Lost and Found: How a Whole Neighborhood Helped Get My Dog Back
SPECIAL OFFER: - Limited Time Only!
(The ad below will not display on your printed page)

lhj

Lost and Found: How a Whole Neighborhood Helped Get My Dog Back

When my brand-new dog ran off, a whole neighborhood of incredibly kind strangers suddenly came to the rescue.

On Tuesday we brought home our new dog. On Thursday I lost him.

I was taking him for a walk in my Manhattan neighborhood when another dog lunged at him. Lil Moe, a sweet, shy, slender racehorse of a miniature pinscher, the first dog I have owned since childhood, freaked out and jerked backward out of his collar and leash. He bolted down the sidewalk and disappeared.

A rapid-fire series of emotions ran through my brain. Horror: He has no ID tag. Disbelief: This isn't happening. Hope: He won't go far. Shock terror panic guilt grief. Then I ran. I ran blocks and blocks in hipster platform sandals after the vanished dog, knowing he would not turn back. He barely knew my voice; he had been in the city for only 36 hours and couldn't find his way home if he wanted to.

As I sprinted, people on the sidewalk registered something terrible in my face. "He ran down 86th Street!" they called. "A man's trying to catch him!"

I ran and ran until I couldn't run anymore, and then I staggered, out of oxygen and energy, sobbing to every stranger, "Did you see a little lost dog?" A deliveryman left his truck to join the hunt. Professional dog walkers took my number and started calling other dog walkers to spread the word. A woman at a bus stop said, "I'll ask Michael. He can do anything." She meant Saint Michael. I am not religious, but I wanted to sink with gratitude against her kind shoulder.

An hour later, after a trip to a copy shop, I was plastering Lost Dog signs around the neighborhood. I walked block after block, still crying, thinking the worst. He could have been anywhere -- killed by a taxi, cowering under a parked car, injured and hiding in Central Park. I thought about telling my family I'd lost Lil Moe. I thought, I have killed an animal.

My cell phone buzzed. Someone had texted me: "I'm the man who chased your dog to Lex and 86th. I'm sorry I couldn't catch him. Good luck." I called him back in tears to thank him for trying.

A woman stopped me as I was hanging my 50th or so sign. Her eyes were wide. "I just saw your dog!" she said. "A man was holding him and asking a doorman on 89th or 90th Street if he knew whose it was!"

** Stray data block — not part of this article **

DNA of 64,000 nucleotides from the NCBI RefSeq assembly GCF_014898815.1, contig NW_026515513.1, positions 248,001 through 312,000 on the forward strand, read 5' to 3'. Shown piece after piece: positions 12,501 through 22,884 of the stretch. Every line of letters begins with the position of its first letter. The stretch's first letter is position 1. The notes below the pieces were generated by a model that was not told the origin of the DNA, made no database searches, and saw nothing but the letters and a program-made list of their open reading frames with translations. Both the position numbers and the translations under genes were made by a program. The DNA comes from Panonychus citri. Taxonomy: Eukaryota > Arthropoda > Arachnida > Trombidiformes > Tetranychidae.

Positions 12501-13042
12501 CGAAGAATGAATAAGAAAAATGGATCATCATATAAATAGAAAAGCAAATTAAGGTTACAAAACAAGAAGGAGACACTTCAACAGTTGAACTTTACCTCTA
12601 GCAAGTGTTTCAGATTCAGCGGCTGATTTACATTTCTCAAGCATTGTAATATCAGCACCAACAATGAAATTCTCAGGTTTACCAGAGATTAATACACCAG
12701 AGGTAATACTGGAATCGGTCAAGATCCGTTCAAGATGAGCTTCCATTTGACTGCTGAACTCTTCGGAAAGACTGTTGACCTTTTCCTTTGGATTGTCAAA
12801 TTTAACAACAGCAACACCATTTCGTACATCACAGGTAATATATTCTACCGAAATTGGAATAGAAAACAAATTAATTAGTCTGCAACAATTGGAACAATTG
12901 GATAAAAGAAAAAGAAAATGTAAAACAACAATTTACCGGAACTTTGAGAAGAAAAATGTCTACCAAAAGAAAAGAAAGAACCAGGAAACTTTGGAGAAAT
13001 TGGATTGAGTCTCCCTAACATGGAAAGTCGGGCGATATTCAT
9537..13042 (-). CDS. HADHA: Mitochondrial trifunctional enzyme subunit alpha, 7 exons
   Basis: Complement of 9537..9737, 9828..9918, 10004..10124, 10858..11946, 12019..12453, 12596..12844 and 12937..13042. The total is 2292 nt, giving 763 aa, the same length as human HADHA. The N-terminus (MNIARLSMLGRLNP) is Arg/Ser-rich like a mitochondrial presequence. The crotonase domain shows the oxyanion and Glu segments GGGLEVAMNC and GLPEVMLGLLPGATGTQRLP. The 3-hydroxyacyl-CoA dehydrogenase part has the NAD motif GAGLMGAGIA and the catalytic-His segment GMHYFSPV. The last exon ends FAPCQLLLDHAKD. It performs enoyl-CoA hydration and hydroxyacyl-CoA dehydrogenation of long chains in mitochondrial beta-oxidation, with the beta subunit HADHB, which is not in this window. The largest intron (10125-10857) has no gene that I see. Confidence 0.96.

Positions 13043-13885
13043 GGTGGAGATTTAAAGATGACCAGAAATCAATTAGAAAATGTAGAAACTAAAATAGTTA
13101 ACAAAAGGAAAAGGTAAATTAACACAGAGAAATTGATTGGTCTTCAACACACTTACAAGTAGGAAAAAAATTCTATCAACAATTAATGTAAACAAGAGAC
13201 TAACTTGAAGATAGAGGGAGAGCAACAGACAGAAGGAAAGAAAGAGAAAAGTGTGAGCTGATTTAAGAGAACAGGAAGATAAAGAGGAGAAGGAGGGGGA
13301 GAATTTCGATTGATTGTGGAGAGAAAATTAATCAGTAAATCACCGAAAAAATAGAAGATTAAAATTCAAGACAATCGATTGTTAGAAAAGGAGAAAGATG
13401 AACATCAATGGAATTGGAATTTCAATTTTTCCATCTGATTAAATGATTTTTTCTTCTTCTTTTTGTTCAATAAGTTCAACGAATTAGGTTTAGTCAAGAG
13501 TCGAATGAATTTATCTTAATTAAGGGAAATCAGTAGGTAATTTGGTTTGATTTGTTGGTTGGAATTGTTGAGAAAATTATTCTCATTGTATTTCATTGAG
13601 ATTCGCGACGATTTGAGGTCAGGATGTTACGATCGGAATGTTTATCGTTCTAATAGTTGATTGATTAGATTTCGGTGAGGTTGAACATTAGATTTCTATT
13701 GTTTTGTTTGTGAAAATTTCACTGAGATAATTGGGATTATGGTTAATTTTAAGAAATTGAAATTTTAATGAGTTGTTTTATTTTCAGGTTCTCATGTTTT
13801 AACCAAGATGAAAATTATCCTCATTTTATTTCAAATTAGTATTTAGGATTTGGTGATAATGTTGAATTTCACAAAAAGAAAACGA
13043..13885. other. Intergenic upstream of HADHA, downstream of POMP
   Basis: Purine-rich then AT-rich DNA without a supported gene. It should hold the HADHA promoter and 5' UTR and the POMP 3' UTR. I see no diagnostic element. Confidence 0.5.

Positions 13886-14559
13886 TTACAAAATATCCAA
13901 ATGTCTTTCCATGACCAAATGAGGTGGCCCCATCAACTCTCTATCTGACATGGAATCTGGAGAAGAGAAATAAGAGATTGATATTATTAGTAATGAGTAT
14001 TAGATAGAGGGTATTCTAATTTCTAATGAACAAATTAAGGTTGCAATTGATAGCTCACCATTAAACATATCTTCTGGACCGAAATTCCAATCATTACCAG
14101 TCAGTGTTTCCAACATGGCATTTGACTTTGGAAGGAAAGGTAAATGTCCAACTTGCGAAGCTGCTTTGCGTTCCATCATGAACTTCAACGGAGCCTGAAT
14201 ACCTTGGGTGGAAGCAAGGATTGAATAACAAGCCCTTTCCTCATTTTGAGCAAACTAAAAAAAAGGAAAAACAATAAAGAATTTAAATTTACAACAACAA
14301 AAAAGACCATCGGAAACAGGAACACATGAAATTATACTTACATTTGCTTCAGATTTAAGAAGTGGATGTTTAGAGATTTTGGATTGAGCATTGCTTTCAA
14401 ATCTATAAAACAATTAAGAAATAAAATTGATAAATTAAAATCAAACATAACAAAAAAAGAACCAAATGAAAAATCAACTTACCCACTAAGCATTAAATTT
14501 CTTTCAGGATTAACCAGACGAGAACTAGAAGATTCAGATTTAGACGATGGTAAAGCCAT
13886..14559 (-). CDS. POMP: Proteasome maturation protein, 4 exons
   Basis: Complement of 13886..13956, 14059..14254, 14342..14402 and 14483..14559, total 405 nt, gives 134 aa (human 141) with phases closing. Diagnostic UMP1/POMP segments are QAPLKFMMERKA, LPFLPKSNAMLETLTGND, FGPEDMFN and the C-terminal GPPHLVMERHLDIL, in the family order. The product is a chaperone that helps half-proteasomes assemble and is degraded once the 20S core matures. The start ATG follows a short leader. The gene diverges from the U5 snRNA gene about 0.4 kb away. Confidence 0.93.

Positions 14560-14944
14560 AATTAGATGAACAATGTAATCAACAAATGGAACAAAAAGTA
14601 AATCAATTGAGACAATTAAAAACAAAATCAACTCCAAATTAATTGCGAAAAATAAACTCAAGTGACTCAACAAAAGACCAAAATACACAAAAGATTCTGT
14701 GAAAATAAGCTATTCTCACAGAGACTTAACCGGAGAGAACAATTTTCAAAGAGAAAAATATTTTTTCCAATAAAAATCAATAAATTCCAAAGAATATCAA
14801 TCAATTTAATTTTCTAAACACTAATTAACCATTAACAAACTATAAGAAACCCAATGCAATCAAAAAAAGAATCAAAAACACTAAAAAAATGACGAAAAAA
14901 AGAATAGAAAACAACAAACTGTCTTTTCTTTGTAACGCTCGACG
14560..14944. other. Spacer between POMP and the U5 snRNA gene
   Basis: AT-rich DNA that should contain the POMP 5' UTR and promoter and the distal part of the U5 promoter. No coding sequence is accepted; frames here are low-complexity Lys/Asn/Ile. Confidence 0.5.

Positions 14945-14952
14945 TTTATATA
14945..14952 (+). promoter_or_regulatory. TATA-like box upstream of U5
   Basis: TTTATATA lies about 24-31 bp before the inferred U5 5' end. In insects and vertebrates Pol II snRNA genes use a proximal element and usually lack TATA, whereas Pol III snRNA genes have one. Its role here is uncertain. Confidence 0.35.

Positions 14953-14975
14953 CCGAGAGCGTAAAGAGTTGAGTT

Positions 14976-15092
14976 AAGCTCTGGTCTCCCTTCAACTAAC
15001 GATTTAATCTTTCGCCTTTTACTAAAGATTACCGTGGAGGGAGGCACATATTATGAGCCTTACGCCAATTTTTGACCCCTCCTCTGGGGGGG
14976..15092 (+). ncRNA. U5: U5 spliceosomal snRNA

It turned out that Lil Moe had run across a busy avenue and four streets, then curled up in the doorway of an apartment building. A man named Greg found him huddled there like a tiny, scared fawn. He carried the dog upstairs and made Found Dog posters. Then he walked the block, asking doormen if they recognized the dog, leaving his phone number with each one. After one doorman gave me Greg's number, I went up to his apartment, and there was Lil Moe, cuddled in the lap of a second, much older man in a wheelchair. "My friend has Alzheimer's," Greg told me.

Finding Moe

The man was petting Moe gently. I knelt next to the wheelchair and touched the man's soft, gnarled hand. "Thank you," I told them both. I let Moe stay on the man's lap a long time, and then I gathered the dog in my arms. I pressed my cheek between his pointy ears and for the first time felt him snuggle into me.

Moe had been lost for less than three hours. Later that day I went alone to a pet store to buy him a harness. Two customers helped me pick one out, and when I mentioned my dog had been lost, they said, "You mean the little pinscher? We've been looking for him all afternoon!"

I called to thank the woman who'd led me back to Moe. Another woman spotted my Lost Dog sign and Greg's Found sign and called excitedly to tell me. When I told her Lil Moe had been found, she said, "Hug him for me!"

Sometimes it takes a minor crisis to remind us of the beauty in human beings. New York City can be a harsh place. But if you are in trouble, any stranger will help you. We're never alone. I made dozens of new friends that day -- faceless strangers I'll pass on the street and won't even know.

A few days later I went to church to light a candle for the woman who had asked Saint Michael for help, and I gave money to an Alzheimer's charity. As I sat at the computer to make my donation, Lil Moe jumped up onto my lap. He turned around on his delicate legs, curled up and fell asleep with his head on my arm.

Originally published in Ladies' Home Journal, May 2012.

shim